“With great power comes great responsibility.”

Uncle Ben was right, but it’s especially apparent in an age where we have the awesome power of anywhere, anytime live mobile HD broadcasting in our pockets. I’ve been seeing a trend lately that – as someone for whom social media puts food on my table – really disturbs me.

I’m talking about people live streaming video on Facebook or Instagram while driving. It’s not just a here and there thing. I’m actually seeing it more often than I’m comfortable with as a social media professional. This is happening both with people who do social media for a living (like myself) or have a major following, and also people who don’t. There have been disturbing stories in the news recently about a girl who drove drunk and crashed her car, killing her sister – while live-streaming the whole time.

Let’s make no mistake about it – this is distracted driving, and it’s dangerous. It’s actually next-level dangerous. Talking on a phone while driving is one thing, but live streaming while driving is a whole other level of stupid. Not only are you engaged in talking to an audience, but you’re also a camera operator of what’s essentially a live TV show. Add to that those who read and respond to the text comments of the audience during the broadcast. I just can’t fathom how people think this is a good idea.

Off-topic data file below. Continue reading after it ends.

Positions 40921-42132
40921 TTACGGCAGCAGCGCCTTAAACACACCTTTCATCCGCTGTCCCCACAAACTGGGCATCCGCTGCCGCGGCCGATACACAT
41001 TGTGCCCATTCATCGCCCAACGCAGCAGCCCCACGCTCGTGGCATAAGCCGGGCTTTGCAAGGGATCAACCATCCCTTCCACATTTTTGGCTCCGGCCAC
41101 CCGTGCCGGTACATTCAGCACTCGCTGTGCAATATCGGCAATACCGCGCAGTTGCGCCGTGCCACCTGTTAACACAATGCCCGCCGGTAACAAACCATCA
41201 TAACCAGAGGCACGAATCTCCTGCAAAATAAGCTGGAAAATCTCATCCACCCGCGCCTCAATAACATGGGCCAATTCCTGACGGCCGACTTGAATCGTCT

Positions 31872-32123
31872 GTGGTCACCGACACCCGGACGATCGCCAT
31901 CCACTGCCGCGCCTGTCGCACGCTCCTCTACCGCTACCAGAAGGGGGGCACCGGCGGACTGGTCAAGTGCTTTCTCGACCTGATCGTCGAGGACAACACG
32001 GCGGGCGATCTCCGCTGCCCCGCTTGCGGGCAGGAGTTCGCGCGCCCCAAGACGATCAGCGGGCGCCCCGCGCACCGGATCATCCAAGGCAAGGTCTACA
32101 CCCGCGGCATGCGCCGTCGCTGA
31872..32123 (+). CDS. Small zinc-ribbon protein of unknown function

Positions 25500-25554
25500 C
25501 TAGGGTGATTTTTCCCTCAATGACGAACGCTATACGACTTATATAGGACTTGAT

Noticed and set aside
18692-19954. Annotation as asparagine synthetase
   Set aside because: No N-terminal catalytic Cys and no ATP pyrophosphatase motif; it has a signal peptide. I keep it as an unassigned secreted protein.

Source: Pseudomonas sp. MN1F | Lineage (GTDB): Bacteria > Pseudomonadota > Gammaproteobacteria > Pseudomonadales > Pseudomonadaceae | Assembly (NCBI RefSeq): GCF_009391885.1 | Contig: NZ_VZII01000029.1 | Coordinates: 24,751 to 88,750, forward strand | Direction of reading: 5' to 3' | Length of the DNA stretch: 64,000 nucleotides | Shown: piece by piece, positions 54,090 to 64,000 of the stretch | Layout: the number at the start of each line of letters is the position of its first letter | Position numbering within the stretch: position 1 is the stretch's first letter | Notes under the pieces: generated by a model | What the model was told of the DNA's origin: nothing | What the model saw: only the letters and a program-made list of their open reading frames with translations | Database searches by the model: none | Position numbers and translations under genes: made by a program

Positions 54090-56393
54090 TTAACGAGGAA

I just watched a pair of videos a local “social media pro” recorded (not live) while driving and hand-holding the phone out in front of him. All this is happening while driving on a busy, narrow corridor flanked by cars and large trucks in traffic. This annoys me to no end.

I think that we, as people who do social media for a living, have a greater responsibility to do it right and exhibit safe behaviors when shooting video and live streaming. It should be incumbent upon us to hold a higher standard for others who may someday emulate what we do themselves.

I’m not saying that video should be entirely kept out of cars. If you have to do a video while driving, pull over where it’s safe and park. If you’re a passenger and can do it without distracting the person driving, be my guest. I have – admittedly – recorded a video or two in my car in the past, but it’s always been done with the phone attached to a dash mount out of my view of the road. That said, I’ve stopped doing that as I’ve seen the frequency (and severity) of this trend grow.

No text message or phone call is worth a life – yours or other drivers’ on the road. And certainly, no video is worth a life either.